““We might be, at the moment, around peak inflation, but probably not peak prices.””
— Alan Jope, CEO of Unilever
That was the head of global consumer goods giant Unilever, Alan Jope, commenting on the state of inflation in the world right now, in an interview with CNBC at the World Economic Forum in Davos, Switzerland on Tuesday. Jope said Unliever has had to push through more price increases, though he notes consumers appear “very resilient” for now in terms of softness on volumes.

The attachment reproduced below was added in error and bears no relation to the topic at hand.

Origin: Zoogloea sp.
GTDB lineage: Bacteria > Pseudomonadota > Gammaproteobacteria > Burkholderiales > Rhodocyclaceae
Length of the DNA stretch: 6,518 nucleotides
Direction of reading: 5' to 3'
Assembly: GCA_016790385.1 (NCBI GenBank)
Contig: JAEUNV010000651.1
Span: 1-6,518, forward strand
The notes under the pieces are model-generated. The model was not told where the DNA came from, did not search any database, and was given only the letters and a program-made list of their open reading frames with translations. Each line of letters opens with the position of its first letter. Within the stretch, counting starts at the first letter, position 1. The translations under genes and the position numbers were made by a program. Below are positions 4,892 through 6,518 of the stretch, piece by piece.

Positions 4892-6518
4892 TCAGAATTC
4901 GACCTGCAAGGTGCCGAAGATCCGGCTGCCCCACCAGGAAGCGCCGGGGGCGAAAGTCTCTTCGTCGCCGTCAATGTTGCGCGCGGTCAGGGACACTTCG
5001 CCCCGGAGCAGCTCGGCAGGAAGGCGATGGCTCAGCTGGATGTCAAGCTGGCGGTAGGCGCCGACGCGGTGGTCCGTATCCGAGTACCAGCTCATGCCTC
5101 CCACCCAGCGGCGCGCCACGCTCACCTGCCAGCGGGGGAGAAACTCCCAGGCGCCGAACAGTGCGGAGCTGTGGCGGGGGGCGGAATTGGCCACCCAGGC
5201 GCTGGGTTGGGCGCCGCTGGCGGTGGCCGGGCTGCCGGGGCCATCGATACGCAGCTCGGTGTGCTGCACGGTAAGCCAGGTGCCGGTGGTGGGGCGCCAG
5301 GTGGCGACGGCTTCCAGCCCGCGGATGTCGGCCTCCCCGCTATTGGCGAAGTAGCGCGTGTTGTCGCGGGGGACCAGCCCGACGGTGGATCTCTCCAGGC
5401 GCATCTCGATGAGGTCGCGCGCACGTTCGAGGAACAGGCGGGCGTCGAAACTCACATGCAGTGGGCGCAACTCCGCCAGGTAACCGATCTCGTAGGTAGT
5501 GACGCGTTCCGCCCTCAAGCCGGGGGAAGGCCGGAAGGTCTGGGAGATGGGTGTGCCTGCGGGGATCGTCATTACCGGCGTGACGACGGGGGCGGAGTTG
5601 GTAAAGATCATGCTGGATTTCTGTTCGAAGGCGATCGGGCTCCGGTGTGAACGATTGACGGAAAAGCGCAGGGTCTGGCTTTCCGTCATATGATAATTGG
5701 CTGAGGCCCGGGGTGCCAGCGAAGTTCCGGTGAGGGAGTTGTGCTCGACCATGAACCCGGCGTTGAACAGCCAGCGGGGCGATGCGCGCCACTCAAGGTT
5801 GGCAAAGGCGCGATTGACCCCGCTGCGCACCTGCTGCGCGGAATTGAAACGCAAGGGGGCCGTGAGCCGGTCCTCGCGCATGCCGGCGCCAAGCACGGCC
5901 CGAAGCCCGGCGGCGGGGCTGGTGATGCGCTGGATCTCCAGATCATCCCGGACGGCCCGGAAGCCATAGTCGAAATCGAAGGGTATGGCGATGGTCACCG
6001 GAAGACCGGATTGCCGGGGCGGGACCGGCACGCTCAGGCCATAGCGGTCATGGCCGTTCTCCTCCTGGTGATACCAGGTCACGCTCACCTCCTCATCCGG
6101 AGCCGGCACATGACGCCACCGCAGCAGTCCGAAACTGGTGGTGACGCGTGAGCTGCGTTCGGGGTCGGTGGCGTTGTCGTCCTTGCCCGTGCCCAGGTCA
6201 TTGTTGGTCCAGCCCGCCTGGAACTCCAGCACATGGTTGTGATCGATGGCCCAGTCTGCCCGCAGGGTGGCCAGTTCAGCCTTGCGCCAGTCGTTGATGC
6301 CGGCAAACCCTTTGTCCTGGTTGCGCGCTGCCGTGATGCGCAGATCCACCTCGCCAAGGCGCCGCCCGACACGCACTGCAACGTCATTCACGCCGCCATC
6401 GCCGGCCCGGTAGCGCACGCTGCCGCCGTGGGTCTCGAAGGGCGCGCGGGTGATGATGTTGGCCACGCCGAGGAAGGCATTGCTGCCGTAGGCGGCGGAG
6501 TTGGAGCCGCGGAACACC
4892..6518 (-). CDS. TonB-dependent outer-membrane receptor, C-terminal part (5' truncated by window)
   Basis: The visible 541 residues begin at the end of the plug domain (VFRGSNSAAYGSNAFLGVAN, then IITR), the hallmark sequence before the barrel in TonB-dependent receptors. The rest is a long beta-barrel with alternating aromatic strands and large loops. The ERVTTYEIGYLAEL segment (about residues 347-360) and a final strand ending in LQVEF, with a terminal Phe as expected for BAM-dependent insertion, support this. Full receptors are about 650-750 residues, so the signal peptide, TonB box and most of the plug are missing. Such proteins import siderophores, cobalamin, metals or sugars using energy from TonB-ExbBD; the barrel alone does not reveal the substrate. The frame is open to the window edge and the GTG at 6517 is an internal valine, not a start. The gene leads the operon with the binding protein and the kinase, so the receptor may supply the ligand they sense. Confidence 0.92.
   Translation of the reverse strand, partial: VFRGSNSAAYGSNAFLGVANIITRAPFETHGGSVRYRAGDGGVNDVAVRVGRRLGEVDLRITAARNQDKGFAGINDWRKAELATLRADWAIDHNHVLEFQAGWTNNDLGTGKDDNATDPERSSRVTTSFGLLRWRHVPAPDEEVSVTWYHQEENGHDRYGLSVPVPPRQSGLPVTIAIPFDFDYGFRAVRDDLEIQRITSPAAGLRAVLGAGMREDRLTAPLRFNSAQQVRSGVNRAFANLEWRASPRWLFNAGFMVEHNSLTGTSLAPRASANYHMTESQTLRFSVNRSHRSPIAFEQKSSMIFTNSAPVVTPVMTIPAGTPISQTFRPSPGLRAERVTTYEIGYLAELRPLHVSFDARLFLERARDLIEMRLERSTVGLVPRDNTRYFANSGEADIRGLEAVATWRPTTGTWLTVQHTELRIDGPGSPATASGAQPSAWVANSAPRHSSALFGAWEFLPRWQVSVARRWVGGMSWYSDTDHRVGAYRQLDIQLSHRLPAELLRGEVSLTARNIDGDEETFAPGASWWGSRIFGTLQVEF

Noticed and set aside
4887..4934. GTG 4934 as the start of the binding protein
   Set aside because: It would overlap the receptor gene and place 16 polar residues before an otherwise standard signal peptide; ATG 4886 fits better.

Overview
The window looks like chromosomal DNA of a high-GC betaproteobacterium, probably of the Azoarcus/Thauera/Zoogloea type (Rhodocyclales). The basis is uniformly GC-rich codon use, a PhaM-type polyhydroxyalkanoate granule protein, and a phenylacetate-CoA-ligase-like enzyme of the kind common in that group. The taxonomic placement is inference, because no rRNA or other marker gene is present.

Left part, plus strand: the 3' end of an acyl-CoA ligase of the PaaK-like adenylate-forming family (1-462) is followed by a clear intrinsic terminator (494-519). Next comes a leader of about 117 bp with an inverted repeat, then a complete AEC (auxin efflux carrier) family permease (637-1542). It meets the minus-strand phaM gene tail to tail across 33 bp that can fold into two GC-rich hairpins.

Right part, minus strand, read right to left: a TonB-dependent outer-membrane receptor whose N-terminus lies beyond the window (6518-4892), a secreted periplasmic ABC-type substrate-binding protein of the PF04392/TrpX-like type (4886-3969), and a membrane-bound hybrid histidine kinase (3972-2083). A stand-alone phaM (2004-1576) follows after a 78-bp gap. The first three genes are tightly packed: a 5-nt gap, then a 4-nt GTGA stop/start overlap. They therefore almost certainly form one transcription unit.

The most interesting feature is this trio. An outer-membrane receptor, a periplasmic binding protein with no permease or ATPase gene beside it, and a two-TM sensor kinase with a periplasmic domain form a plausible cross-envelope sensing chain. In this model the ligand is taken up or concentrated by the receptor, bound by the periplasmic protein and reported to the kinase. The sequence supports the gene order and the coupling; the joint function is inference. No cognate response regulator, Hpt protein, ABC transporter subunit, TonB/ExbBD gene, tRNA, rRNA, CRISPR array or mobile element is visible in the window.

“For the last 18 months we’ve seen extraordinary input cost pressure … it runs across petrochemical derived products, agricultural derived products, energy, transport, logistics,” said Jope. “It’s been feeding through for quite some time now and we’ve been accelerating the rate of price increases that we’ve had to put into the market.” The company behind Dove and Ben & Jerry’s raised prices by 12.5% in the third quarter — reportedly its largest ever hike — though with little hit to sales volumes. The group lifted its 2022 revenue forecast at the same time. “We do see the prospect of higher volume elasticity as winter energy costs hit, as households’ savings levels come down and that buffer goes away and as prices continue to rise,” continued Jope. He said the group knows “for sure there’s more inflationary pressure coming through in our input costs,” but the rate of price increases have likely peaked for now. Investors will get their next update on Unilever when it reports fourth-quarter results on Feb. 1. At the time of third-quarter earnings, inflation in the eurozone and the U.S. was running at about 10% and 8%, respectively. In December, the EU rate slowed to 9.2%, while U.S. consumer prices fell to 6.5%, the sixth straight month of declines. Some forecasts remain gloomy. The International Monetary Fund has predicted that a third of the world economy will be in a recession this year. Within that, the IMF sees a downturn for half of the European Union, which has been hardest hit by Russia’s invasion of Ukraine of nearly a year ago and the ensuing pressure on global commodity prices. Thanks to easing natural-gas prices of late though, Wall Street banks such as Goldman Sachs have pulled back on expectations for an EU recession, though Germany and …